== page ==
Heat-sensitive cameras can also help detect warm-bodied objects in poor-visibility situations, such as fog or snow. This extra warning capability might sway a buyer who lives away from a big city or in an area that regularly sees bad weather. Image quality tends to make it hard for people to identify details, but the presence of a potential danger is easy to spot.
â€œThe latest active, or near-infrared, sensitive cameras offer some help in bad weather,â€ says Alexander, â€œand they have the advantage of delivering a much clearer image (compared with passive IR technology) that is easier to interpret.â€ The clarity of the night image will be of great value to someone who drives on secluded roads or has to park in remote, unlit areas.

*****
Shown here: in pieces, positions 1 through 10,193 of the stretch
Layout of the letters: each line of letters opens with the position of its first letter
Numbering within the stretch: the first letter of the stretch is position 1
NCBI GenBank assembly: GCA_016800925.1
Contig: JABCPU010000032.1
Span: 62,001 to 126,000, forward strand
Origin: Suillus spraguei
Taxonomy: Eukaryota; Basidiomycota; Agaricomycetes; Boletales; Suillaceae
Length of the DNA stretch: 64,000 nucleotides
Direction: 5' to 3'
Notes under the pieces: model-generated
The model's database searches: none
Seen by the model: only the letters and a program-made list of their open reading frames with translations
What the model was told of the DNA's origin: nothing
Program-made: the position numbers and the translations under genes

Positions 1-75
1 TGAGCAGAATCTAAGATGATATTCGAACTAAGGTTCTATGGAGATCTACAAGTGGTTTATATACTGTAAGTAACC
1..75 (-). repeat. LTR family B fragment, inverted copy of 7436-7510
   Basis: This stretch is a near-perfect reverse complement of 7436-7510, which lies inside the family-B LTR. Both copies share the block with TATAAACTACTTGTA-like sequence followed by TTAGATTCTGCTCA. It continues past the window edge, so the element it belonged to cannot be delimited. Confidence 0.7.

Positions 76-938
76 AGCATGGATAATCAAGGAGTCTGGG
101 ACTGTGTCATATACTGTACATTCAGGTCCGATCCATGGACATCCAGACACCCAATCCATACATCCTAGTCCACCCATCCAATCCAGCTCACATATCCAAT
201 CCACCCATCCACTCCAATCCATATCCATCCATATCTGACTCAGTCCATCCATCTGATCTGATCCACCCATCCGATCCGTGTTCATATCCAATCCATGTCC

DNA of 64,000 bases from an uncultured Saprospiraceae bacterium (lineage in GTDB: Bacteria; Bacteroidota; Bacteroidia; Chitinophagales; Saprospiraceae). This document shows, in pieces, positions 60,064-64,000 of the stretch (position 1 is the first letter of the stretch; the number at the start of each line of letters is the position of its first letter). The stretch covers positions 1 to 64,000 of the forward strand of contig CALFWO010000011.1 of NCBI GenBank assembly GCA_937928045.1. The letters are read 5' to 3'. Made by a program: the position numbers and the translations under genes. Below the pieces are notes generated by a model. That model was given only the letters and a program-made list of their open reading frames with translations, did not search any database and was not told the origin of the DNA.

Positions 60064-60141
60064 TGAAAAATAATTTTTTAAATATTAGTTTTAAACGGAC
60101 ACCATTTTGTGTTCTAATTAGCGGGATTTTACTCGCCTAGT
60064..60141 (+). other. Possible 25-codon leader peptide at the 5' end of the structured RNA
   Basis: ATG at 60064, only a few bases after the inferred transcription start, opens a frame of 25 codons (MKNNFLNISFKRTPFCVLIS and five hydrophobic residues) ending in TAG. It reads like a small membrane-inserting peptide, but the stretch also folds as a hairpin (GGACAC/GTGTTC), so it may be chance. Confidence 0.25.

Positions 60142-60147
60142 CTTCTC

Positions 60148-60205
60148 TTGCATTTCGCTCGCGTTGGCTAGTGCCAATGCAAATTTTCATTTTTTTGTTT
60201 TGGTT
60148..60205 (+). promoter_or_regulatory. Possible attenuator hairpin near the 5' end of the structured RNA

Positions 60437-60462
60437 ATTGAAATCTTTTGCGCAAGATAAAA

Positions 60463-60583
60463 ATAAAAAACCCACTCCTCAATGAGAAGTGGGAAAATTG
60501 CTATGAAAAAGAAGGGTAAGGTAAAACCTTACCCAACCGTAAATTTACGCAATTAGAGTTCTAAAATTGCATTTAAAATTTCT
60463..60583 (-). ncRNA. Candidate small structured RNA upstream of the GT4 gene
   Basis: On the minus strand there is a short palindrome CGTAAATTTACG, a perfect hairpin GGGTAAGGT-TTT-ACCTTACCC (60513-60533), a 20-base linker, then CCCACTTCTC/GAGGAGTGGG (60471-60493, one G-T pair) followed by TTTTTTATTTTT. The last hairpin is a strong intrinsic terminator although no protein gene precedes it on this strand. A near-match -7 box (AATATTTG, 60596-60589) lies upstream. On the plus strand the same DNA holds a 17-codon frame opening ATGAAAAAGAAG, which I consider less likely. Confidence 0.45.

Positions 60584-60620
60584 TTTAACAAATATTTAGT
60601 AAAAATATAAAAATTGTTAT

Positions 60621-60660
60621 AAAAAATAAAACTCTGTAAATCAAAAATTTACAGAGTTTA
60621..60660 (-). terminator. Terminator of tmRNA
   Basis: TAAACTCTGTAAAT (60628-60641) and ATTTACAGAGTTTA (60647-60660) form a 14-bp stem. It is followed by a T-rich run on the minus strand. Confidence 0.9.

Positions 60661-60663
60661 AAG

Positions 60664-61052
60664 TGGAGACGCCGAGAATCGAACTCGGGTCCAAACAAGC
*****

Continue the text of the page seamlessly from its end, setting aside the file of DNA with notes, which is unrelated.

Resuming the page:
ABI Research believes that the real market for night vision systems will arrive when the technology can use machine vision to detect obstacles and warn the driver. Until then, talking up the multiple benefits could result in conquest sales for some automakers.